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Today's News

  • Looking Back: Jan. 7, 2011

  • Sloppy Titans (32 turnovers) fall hard

    CRESTWOOD – The Collins girls’ basketball team earned itself some homework Tuesday night.

    Titans Coach Phillip Conder said his team would get some after turning the basketball over 32 times in a 40-21 loss at South Oldham, one of the favorites in the 8th Region.

  • Rockets flame out again early

    Things are starting to look a lot like Bill Murray’s life from the movie Groundhog Day for Shelby County boys’ basketball coach Rick Parsons.

    It’s the same story game-after-game.

    It was another rerun for the Rockets on Tuesday night as they trailed 20-9 after the first quarter on their way to an 80-61 loss at Western Hills.

    “Same old song and dance; we can’t start,” first-year Shelby County Coach Rick Parsons said. “Once we get started we’re alright.”

  • Masters swimming makes splash in Shelbyville

    Susan Howell is up well before the sun on Tuesday and Thursday mornings, usually around 4:30.

    She has some coffee, watches the news on television, then hits the swimming pool.

    But she isn’t the only one. Howell is one of 13 members of the Clear Creek Masters Swim Team, which practices at 5:30 those mornings, as well as at 8 a.m. Sundays, at Clear Creek’s Family Activity Center.

  • Legislative session: Smoking ban, immigration are hot topics

    As the 2011 legislation session gets under way in Frankfort, many predicted a slow session without many results because of the upcoming governor’s race, which has Senate President David Williams seeking the Republican nomination.

    But the session has started off fast, with several bills being pushed to the Senate floor in the first week and the discussion of a statewide smoking ban.

    "I know we've discussed it before, but I don't ever recall voting on it [a statewide ban] before," Rep. Brad Montell (R-Shelbyville) said.

  • As gas prices surge, Thorntons goes ‘flex’

    Gasoline prices continue to be on the rise, with some predicting per-gallon costs could reach $4 by summer, and Thorntons, the chain of gasoline/convenience stores, is taking a step that could reduce some customers’ reliance on fossil fuel – and help clean the air a bit, too.
    Thorntons officials announced this week that it is rolling out E85, the Ethanol-based alternative fuel referred to by some as “flex fuel” that can be used in many new vehicles.

  • Business Briefcase: Jan. 7, 2011


    Gramig named president
    of Louisville-based non-profit

    MaryAnn Gramig of Shelby County has been named president of ROCK-Building Stronger Communities and Families, succeeding Bryan Wickens, who will serve as chairman of the ROCK’s board of directors.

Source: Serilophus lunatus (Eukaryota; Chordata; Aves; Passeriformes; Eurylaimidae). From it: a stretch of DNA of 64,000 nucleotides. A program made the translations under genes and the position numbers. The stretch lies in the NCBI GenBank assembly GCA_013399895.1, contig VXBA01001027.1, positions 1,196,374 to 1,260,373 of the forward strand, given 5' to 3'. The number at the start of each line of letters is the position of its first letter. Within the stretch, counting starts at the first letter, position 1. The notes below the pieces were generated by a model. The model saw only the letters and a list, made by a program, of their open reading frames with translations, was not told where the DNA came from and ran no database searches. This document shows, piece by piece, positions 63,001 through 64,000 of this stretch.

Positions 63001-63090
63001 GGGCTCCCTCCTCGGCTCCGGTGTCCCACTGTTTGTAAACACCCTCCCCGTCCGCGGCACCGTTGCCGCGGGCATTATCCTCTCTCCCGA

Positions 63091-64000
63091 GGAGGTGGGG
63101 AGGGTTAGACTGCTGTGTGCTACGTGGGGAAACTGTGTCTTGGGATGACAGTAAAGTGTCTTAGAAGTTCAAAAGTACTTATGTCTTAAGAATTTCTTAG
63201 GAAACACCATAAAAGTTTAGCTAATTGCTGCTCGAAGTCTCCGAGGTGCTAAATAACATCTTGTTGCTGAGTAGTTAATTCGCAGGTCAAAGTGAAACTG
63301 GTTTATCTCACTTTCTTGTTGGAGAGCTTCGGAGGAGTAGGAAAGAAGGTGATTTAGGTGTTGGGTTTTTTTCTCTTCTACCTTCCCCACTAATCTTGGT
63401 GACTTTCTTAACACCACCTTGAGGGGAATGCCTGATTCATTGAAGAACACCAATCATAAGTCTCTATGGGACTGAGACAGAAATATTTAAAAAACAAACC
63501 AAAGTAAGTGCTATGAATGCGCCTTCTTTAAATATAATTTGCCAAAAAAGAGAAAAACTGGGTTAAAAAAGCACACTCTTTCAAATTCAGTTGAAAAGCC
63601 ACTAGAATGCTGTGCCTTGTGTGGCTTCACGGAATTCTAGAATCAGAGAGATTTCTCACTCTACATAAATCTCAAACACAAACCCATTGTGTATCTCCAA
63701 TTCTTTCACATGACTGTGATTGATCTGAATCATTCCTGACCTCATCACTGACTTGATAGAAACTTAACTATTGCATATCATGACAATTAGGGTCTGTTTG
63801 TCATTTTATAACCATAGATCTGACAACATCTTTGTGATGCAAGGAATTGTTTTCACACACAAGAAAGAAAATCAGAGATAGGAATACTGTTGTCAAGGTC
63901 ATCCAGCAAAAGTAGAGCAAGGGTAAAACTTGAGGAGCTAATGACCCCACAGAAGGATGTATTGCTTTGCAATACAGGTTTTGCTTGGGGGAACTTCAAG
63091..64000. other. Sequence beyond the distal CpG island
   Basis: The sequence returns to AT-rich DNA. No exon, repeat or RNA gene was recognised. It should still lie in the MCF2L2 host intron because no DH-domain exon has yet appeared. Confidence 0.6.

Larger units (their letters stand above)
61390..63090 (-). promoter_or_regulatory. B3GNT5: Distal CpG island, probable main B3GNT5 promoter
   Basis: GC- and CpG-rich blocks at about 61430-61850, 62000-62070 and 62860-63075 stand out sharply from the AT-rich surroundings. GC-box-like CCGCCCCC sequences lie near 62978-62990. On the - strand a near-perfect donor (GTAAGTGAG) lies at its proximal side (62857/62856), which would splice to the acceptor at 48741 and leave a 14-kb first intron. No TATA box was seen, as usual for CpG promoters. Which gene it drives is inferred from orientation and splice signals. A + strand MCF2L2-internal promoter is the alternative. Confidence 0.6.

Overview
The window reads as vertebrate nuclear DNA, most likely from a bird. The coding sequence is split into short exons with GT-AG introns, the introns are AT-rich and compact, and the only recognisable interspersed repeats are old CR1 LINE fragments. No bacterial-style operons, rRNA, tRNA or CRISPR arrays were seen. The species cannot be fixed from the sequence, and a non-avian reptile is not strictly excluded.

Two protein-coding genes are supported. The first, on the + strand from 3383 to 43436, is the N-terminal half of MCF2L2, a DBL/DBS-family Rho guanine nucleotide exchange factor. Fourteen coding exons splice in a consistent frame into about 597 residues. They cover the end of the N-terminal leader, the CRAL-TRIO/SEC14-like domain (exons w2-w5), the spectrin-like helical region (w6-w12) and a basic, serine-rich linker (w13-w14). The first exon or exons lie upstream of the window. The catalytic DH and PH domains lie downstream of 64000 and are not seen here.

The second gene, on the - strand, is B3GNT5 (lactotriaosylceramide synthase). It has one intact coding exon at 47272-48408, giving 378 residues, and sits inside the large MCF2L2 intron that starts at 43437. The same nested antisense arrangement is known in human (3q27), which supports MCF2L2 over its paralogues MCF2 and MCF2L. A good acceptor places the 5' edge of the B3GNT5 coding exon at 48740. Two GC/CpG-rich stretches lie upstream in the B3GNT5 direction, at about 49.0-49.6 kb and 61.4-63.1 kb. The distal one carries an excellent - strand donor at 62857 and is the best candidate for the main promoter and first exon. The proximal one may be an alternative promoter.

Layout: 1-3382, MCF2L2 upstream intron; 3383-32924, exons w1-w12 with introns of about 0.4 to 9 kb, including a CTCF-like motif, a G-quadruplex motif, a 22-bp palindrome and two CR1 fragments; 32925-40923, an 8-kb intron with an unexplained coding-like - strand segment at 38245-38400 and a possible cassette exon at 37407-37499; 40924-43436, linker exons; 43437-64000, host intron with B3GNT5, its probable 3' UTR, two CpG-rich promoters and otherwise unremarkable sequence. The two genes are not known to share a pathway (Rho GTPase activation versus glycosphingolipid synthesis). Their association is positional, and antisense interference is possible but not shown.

This non-profit organization's mission is to "preserve and protect the founding principles upon which the nation was founded by promoting decency and a wholesome environment where all families can flourish."

  • Business Q&A: Adam Ruiz

    Adam Ruiz, 48, is the chief of staff at Citizens Union Bank, where he has worked for the past five years. He is a native of Texas and is scheduled to complete a doctoral degree from Louisville Presbyterian Seminary in May. His wife, Denise, is a chaplain at Norton Hospital. Recently Ruiz became involved in administering the Congressional Awards Program, which is designed to expand community service among young people. He talked with The Sentinel-News about the program and how businesses might become involved.

  • Business Q&A: Adam Ruiz

    Adam Ruiz, 48, is the chief of staff at Citizens Union Bank, where he has worked for the past five years. He is a native of Texas and is scheduled to complete a doctoral degree from Louisville Presbyterian Seminary in May. His wife, Denise, is a chaplain at Norton Hospital. Recently Ruiz became involved in administering the Congressional Awards Program, which is designed to expand community service among young people. He talked with The Sentinel-News about the program and how businesses might become involved.

  • A new Way with animals

    In a small room in a familiar building on U.S. 60, a young black cat named Buster is not feeling well.
    He lies on an examining table at the Kresin Veterinary Clinic as the doctor takes his vitals, examines his eyes and consoles his concerned owner about the health of this recently adopted, 4-month-old feline.
    Only this wasn’t Dr. Jon Kresin doing the doctoring, as he had so many thousands of animals in that same room for the past half-century. This doctor is familiar, too.